The following Information Law guidance note Produced in partnership with 5RB provides comprehensive and up to date legal information covering:
It is an essential ingredient of an action for libel or slander that there has been communication of a defamatory statement to a person other than the claimant.
For a written publication to occur, the words in question must be read and understood by a third party.
For an oral publication to occur, the words must be apprehended and understood by a third party.
In practice a claimant brings one action in relation to multiple publications. Each communication is, in principle, a separate and distinct publication giving rise to a separate cause of action although section 8 of the Defamation Act 2013 (DA 2013) has moderated this principle for the purposes of the limitation of the action (see below).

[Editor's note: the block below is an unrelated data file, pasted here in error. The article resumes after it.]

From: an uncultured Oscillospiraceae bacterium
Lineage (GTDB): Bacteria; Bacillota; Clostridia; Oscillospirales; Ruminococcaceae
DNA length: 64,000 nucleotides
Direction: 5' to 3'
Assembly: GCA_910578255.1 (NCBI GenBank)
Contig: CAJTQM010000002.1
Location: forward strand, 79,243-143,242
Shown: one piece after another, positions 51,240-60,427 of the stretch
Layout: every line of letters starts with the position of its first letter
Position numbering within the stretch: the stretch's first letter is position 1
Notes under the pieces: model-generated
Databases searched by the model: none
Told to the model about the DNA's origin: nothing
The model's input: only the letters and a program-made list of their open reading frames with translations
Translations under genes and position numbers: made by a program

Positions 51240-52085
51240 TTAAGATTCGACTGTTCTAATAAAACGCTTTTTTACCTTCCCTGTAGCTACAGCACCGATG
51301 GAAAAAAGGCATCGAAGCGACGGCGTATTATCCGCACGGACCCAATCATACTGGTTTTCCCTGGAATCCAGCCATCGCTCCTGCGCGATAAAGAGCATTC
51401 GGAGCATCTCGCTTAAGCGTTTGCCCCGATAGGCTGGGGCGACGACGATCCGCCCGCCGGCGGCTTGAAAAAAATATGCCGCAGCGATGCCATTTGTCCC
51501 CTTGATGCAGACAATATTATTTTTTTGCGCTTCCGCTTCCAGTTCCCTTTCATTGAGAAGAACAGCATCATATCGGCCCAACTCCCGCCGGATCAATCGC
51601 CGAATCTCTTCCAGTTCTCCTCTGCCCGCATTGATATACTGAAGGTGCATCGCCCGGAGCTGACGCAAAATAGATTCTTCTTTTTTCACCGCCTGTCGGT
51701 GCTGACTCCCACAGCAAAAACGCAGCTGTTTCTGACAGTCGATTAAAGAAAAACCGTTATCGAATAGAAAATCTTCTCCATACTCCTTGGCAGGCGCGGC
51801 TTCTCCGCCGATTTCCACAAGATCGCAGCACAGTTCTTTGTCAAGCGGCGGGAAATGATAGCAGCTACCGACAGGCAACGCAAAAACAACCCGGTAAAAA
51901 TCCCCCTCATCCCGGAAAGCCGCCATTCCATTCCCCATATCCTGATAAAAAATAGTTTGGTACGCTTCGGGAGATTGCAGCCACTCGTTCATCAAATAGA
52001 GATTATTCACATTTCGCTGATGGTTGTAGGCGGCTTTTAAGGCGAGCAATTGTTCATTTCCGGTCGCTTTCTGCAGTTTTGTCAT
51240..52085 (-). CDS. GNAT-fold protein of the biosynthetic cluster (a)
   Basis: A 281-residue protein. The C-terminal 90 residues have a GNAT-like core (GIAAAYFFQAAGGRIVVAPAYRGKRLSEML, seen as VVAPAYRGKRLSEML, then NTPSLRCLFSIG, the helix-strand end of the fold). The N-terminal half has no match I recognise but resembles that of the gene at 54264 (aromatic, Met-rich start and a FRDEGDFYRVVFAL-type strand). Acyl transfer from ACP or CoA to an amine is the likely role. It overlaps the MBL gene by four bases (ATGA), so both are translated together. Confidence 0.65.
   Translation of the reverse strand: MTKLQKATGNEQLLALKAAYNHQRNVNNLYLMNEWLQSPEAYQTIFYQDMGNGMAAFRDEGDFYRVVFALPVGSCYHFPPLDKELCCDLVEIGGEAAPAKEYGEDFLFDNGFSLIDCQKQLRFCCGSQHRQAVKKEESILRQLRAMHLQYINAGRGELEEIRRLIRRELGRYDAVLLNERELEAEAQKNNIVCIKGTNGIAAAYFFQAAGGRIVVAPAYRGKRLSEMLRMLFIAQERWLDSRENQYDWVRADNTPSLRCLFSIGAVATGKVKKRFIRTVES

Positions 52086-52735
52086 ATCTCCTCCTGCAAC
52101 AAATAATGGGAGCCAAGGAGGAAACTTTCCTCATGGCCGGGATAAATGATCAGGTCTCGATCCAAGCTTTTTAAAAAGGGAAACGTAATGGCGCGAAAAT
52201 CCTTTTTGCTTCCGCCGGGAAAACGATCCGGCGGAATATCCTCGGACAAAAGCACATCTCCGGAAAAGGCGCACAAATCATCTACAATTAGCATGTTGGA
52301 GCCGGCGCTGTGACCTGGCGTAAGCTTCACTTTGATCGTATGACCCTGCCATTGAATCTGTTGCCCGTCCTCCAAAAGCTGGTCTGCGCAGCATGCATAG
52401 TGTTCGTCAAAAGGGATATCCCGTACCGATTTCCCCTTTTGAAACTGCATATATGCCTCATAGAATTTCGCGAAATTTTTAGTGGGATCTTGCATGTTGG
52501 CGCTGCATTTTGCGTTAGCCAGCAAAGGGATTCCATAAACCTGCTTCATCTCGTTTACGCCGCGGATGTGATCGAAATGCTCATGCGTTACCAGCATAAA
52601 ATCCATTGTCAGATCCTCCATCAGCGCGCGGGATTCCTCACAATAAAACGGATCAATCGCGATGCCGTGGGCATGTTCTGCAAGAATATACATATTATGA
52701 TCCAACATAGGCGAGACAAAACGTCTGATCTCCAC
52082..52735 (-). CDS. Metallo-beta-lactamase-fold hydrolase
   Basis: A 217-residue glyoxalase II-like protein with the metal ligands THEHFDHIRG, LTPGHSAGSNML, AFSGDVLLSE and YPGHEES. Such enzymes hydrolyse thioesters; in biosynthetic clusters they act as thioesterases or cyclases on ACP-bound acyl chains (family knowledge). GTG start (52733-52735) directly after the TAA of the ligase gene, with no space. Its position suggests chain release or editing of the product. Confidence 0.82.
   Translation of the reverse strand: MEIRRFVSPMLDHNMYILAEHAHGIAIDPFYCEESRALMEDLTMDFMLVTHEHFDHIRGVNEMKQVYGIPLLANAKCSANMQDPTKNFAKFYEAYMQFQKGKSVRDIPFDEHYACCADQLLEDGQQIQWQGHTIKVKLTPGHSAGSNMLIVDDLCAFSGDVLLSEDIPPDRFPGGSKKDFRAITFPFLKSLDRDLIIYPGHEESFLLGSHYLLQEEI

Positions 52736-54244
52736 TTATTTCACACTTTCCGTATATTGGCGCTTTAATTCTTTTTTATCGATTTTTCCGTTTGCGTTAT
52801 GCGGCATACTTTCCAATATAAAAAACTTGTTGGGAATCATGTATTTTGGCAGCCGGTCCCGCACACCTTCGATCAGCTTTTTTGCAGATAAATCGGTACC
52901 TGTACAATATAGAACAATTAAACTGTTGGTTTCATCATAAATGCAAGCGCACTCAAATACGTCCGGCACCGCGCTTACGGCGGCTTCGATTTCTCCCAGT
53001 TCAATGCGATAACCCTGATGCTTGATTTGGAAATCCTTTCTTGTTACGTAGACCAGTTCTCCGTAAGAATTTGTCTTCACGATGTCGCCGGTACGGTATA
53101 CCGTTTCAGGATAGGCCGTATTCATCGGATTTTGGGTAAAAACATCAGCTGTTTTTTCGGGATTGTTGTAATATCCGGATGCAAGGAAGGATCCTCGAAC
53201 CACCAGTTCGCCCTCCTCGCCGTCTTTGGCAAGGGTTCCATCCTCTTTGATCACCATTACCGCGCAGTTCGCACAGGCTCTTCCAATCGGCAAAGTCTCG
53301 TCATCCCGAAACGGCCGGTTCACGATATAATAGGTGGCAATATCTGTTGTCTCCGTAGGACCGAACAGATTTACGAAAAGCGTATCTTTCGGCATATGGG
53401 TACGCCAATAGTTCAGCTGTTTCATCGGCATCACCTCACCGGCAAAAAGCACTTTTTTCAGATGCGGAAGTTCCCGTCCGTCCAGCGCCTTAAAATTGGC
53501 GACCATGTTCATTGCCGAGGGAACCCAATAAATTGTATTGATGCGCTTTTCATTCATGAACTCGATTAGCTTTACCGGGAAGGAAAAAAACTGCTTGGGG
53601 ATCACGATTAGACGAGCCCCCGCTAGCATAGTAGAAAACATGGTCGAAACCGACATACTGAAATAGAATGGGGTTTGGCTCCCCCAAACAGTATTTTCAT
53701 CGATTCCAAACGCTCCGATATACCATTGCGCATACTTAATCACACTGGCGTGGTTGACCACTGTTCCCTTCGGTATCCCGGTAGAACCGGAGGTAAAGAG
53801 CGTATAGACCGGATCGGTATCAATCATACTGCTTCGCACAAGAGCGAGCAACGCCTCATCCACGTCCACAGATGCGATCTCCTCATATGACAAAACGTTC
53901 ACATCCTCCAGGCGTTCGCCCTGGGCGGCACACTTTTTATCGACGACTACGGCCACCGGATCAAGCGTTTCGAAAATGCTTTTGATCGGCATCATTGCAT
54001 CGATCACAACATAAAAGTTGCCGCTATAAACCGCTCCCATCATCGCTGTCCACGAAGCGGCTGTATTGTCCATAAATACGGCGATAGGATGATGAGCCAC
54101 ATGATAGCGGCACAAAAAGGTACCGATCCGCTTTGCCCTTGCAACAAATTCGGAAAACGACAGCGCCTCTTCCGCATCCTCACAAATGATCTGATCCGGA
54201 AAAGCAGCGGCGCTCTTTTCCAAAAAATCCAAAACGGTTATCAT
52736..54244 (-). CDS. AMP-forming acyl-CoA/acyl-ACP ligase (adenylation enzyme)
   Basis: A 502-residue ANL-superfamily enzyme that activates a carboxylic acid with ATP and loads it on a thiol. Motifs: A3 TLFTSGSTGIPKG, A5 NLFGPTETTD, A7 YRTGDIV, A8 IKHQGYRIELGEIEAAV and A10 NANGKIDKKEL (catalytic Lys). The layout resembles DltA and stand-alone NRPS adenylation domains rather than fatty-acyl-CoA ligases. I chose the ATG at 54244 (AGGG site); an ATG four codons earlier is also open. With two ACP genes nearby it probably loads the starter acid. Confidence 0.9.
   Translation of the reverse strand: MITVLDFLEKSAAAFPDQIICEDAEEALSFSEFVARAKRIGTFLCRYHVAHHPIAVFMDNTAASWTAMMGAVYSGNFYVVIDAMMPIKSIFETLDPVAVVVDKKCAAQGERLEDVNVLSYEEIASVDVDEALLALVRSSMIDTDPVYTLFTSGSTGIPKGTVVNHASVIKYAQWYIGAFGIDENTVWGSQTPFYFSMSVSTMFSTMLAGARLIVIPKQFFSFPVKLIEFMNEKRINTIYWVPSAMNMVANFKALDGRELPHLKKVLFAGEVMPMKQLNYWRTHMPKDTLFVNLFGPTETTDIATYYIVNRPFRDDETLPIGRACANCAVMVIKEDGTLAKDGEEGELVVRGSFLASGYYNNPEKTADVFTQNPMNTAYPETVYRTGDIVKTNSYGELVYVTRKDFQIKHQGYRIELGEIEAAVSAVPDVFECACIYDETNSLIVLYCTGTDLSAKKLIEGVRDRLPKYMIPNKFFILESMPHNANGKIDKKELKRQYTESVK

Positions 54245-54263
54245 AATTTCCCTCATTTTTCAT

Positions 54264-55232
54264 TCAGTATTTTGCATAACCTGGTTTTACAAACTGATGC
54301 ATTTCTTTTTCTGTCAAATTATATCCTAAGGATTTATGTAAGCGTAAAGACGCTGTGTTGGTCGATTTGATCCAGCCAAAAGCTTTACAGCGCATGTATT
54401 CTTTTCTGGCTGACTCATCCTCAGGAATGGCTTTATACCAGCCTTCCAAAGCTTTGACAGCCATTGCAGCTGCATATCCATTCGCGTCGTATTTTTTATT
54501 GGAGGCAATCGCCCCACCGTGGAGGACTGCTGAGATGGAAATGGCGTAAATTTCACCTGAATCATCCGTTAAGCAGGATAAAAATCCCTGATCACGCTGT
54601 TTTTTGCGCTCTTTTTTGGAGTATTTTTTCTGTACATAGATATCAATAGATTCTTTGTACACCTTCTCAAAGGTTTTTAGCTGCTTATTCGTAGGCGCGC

You may wish to refer to Duncan and Neill on Defamation (fourth edition, 2015) available subject to a Lexis®Library subscription.
At common law, anyone who involves themselves in the communication of a defamatory statement may, in principle, be liable for that publication. Potential defendants include:
the commercial publisher
the proprietor of the publication medium
any person who causes a publication but is not its author
The following principles are relevant to the issue of responsibility for publication:
those taking subordinate or 'secondary' roles
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